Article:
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Author Topic: Is AvGAS 100LL on the brink of dissapearing?  (Read 21588 times)

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Offline npereira

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Is AvGAS 100LL on the brink of dissapearing?
« on: January 26, 2010, 02:47:12 PM »
Better to live a dream, than die dreaming.

C-IMMP (aka Sea Imp) 2008 Challenger II 582.
Powered Paraglider C-IJHT  Polini Thor130.
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Offline jfdoyon

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Re: Is AvGAS 100LL on the brink of dissapearing?
« Reply #1 on: January 26, 2010, 04:43:13 PM »
I like to keep an eye on all AVGAS related issues.  I've also been following the Swift fuel  progress ... They've just started certification testing I believe, should take a couple of years.

The only major downside is that it weighs more than avgas, so there goes your useful load :P

Offline npereira

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Re: Is AvGAS 100LL on the brink of dissapearing?
« Reply #2 on: January 27, 2010, 02:34:52 PM »
But the other question I would raise is, they are planning on banning AVGAS in 2011.... That's next year ! :sign0065:

There's no direct replacement currently !
Better to live a dream, than die dreaming.

C-IMMP (aka Sea Imp) 2008 Challenger II 582.
Powered Paraglider C-IJHT  Polini Thor130.
Private Pilot PPL.

Offline jfdoyon

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Re: Is AvGAS 100LL on the brink of dissapearing?
« Reply #3 on: January 27, 2010, 03:29:22 PM »
Yikes, yeah I hadn't picked up on that ... THAT will be a problem.

I have to have some faith that reason will kick in, and hope they'll just exempt AVGAS for another year or two so that an alternative can be brought online.

The GA sector in the US is pretty darn huge, what did they say? 250 000 a/c? They can't just let that drop.

There's also 94UL fuel, not sure where that stands.  Apparently there's a Scandinavian country that's been off AVGAS for a while, using something like 94UL for years, for some reason, it's not piercing in the rest of the world, maybe this will be an opportunity for them to do some new business.

Ah, here we go:

http://www.hjelmco.com/pages.asp?r_id=13395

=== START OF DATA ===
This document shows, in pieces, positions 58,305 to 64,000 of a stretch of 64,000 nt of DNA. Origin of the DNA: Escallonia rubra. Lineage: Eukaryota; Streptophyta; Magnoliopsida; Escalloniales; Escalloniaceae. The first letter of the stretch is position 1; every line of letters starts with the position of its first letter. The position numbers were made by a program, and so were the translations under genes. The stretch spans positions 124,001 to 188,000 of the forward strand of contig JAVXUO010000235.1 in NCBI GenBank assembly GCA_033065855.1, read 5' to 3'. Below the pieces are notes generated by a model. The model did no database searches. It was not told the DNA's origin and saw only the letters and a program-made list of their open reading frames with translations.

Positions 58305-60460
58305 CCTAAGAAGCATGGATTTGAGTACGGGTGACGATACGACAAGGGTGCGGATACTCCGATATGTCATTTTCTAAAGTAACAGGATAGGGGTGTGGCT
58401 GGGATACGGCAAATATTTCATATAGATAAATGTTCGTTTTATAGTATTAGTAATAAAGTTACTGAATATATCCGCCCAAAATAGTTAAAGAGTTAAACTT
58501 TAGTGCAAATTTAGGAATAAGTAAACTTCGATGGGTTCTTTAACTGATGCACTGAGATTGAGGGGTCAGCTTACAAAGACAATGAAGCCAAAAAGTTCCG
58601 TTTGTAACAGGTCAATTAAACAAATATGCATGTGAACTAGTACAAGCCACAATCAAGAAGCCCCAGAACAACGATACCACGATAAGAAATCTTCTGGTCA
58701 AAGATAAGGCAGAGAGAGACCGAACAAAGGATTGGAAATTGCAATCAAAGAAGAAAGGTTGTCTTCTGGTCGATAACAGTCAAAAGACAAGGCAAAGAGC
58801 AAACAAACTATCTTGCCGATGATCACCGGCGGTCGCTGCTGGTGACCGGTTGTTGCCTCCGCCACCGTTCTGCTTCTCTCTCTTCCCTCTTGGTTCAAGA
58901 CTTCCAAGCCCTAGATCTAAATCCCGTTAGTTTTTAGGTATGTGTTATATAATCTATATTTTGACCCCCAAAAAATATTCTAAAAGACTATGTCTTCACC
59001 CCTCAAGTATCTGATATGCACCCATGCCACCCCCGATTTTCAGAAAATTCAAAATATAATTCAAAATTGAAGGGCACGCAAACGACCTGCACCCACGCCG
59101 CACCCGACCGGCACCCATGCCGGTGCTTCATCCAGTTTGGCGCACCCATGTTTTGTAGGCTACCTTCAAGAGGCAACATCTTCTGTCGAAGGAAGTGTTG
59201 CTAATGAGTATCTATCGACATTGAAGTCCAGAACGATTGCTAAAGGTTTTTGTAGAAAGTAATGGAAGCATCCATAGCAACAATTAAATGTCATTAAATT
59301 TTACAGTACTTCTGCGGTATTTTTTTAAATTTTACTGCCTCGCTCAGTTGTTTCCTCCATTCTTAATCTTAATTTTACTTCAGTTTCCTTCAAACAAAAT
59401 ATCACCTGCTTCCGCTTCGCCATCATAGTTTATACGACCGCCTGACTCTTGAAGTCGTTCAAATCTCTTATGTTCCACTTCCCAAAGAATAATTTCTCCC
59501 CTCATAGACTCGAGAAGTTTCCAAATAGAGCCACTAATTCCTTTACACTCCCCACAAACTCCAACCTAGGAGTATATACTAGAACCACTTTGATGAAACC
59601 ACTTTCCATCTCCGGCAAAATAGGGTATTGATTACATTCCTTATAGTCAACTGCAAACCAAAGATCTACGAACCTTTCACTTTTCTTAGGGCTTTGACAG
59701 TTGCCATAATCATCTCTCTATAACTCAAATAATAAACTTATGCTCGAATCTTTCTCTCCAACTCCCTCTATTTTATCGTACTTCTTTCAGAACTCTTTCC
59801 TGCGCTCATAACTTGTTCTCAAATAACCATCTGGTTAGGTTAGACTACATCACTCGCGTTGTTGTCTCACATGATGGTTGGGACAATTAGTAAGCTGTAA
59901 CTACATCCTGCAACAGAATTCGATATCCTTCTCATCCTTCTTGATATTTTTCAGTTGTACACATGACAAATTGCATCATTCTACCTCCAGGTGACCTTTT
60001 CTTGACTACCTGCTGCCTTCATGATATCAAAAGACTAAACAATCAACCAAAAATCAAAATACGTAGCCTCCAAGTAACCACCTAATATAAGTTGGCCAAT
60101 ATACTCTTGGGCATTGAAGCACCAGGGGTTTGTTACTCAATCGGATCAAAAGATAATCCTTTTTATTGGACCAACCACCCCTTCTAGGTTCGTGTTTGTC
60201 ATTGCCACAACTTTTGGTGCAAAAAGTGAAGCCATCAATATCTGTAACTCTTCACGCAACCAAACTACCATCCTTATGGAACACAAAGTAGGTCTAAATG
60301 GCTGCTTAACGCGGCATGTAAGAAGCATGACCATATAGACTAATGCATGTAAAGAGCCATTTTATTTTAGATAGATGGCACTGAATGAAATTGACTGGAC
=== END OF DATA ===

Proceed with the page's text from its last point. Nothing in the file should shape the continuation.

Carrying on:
Offline jfdoyon

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Re: Is AvGAS 100LL on the brink of dissapearing?
« Reply #4 on: January 27, 2010, 03:35:04 PM »
Heh, that sweidsh fuel is actually fully legal in most Lycoming engines!

http://www.lycoming.textron.com/support/publications/service-instructions/pdfs/SI1070P.pdf

(Including mine :)

I hope these guys will look at selling the rights to the manufacturing process, or exporting, or whatever.

The kink there might be the price ... but if they managed to get greater volume, maybe the price point would be OK.

Offline Nicolas

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Re: Is AvGAS 100LL on the brink of dissapearing?
« Reply #5 on: January 27, 2010, 09:02:31 PM »
Whatever it is they figure out it better not cost me a penny.  Im spending a fortune fixing up my engine.

This is exactly like the 406ELT shinnanigans except on a larger more costly scale.
Nicolas Roome
C-FBVQ 1970 American Aviation Yankee

Offline pigpen

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Re: Is AvGAS 100LL on the brink of dissapearing?
« Reply #6 on: January 27, 2010, 10:31:12 PM »
People have been talking about leaded avgas going away for decades.

IIRC 94UL is simply what you get when you take avgas and don't put any lead in it.  Also IIRC Continental did some tests with 94UL and found it worked just fine in normally-aspirated aircraft engines - I guess Lycoming found the same.

The guys that are going to be screwed by 100LL going away are the guys with turbochargers or superchargers that see 40 inches (or more) of manifold pressure on takeoff.  They need the lead to give them the higher octane to avoid detonation and pre-ignition.

Most aircraft engines, heck, you can get a mogas STC for them.  Decades ago, my uncle ran car gas in his airplanes long before anyone thought of getting an STC for it.

My uncle was crazy.  He would fly at his no-electrical system cub on skis at night with a flashlight. 

I also remember a trick he played on a poor airline pilot.  In the cub on skiis, he took a great run at the shore, taxiing in on the ice.  The uneasy airline pilot, aware that skiplanes don't have brakes, asked how they were going to stop.  "Reverse thrust", my lunatic uncle replied.  The airline pilot said, "This thing doesn't have reverse thrust!" - and he had a point, it was just a fixed pitch prop.